When it comes to finance, women still face a negative stereotype. They're often perceived as being ignorant about money, hands-off when it comes to paying the bills or investing, and too flighty and impulsive to be fiscally responsible.
While this negative misperception is antiquated and unfair, a recent survey found that 65 percent of men make all of the financial decisions in their household without any input from their spouse. That leaves a lot of women blindsided when a couple decides to divorce. Because property division and other financial decisions shouldn't be made without doing your homework, here are 10 steps for women to take as they go through a divorce:
1. Get your documents organized. Make copies of everything, including several of your final judgment or decree, and/or your marital settlement agreement.
2. Work with a financial professional. This is especially important if you're not used to handling the household finances.
3. Settle your accounts. If you and your spouse have joint banking and credit accounts, you'll need to close these according to your decree.
4. Retitle your assets. Change the names on the titles to your home, car and any other vehicles to reflect that you no longer own them jointly.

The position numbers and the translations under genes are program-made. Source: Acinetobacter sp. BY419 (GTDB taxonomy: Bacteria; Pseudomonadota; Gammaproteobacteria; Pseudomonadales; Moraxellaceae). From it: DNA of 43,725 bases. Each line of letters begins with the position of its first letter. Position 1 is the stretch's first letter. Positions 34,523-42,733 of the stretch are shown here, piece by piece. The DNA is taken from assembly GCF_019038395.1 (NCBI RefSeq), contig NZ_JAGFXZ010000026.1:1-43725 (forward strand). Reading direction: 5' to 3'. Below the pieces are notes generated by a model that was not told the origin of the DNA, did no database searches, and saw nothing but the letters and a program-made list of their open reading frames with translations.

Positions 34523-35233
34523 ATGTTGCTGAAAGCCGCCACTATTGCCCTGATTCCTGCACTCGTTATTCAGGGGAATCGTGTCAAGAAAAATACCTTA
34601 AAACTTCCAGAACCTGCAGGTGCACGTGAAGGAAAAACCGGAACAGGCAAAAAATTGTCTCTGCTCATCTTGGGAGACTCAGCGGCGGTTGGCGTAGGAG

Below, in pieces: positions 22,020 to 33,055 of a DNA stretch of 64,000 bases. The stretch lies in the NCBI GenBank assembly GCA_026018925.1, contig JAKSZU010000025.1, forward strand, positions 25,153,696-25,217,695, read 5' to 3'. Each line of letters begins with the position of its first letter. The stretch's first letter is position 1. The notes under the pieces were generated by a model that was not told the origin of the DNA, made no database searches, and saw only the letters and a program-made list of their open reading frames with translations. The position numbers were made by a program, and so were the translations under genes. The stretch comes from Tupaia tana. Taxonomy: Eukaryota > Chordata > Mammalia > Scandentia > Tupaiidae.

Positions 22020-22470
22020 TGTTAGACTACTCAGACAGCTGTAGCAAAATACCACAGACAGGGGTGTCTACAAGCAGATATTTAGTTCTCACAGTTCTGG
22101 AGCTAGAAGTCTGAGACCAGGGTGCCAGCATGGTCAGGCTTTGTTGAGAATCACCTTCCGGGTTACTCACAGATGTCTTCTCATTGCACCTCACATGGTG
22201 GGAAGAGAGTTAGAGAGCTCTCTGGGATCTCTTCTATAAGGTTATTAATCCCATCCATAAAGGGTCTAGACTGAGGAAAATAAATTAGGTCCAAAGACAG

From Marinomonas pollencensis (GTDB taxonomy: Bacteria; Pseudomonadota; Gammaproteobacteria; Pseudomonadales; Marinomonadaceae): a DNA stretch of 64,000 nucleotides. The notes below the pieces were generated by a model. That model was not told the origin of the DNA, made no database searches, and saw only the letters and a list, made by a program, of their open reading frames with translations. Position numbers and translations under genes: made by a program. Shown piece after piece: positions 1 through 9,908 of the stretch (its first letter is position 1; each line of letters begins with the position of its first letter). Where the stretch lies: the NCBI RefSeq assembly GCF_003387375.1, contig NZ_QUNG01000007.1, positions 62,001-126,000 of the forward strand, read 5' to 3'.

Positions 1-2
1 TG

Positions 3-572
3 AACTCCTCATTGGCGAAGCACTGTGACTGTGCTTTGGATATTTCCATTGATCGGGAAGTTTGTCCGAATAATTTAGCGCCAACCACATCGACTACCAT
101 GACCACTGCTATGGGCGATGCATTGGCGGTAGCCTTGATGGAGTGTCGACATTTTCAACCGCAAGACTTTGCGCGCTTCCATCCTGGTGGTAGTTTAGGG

5. Change your beneficiary. Review your life insurance, retirement accounts and annuities to make sure your wealth transfers to someone other than your spouse, if he's the beneficiary.
6. Pay attention to retirement assets. Roll over or transfer these assets according to your divorce decree, including pensions and employer-sponsored plans.
7. Update your will. If you don't have one, now's the time to make it. Establish a new power of attorney, health care and financial directory. Consider a trust fund if you have children.
8. Consider insurance. Make sure you have it, whether through your employer or a private plan. If you have children, this should include life insurance.
9. Review your health insurance. If you're going to stay under your husband's plan, make sure the company has your updated information and stay in touch every few months in case your husband makes changes to it. Otherwise, shop around now for your own plan.
10. Design a new plan. Now is the time to design a financial plan that fits your new life. Make a budget and stick to it, and don't allow yourself to get overwhelmed if handling the household finances is new to you.
Source: Huffington Post, "Women And Divorce: Become The C.E.O. of Your Life (Confident, Empowered, Optimistic)," Jennifer Calandra, Jan. 23, 2012